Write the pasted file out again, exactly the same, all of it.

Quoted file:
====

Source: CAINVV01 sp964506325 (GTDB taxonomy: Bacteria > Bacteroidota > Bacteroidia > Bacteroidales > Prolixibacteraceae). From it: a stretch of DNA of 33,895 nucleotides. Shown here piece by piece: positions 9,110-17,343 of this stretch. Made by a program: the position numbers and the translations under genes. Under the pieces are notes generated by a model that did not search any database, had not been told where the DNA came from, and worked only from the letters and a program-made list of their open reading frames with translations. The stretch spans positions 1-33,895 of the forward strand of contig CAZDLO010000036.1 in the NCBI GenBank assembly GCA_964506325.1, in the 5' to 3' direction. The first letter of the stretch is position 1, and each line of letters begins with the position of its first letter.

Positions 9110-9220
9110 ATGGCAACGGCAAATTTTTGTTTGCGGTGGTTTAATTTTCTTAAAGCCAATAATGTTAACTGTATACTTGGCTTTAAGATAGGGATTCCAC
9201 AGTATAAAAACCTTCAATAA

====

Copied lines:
Source: CAINVV01 sp964506325 (GTDB taxonomy: Bacteria > Bacteroidota > Bacteroidia > Bacteroidales > Prolixibacteraceae). From it: a stretch of DNA of 33,895 nucleotides. Shown here piece by piece: positions 9,110-17,343 of this stretch. Made by a program: the position numbers and the translations under genes. Under the pieces are notes generated by a model that did not search any database, had not been told where the DNA came from, and worked only from the letters and a program-made list of their open reading frames with translations. The stretch spans positions 1-33,895 of the forward strand of contig CAZDLO010000036.1 in the NCBI GenBank assembly GCA_964506325.1, in the 5' to 3' direction. The first letter of the stretch is position 1, and each line of letters begins with the position of its first letter.

Positions 9110-9220
9110 ATGGCAACGGCAAATTTTTGTTTGCGGTGGTTTAATTTTCTTAAAGCCAATAATGTTAACTGTATACTTGGCTTTAAGATAGGGATTCCAC
9201 AGTATAAAAACCTTCAATAA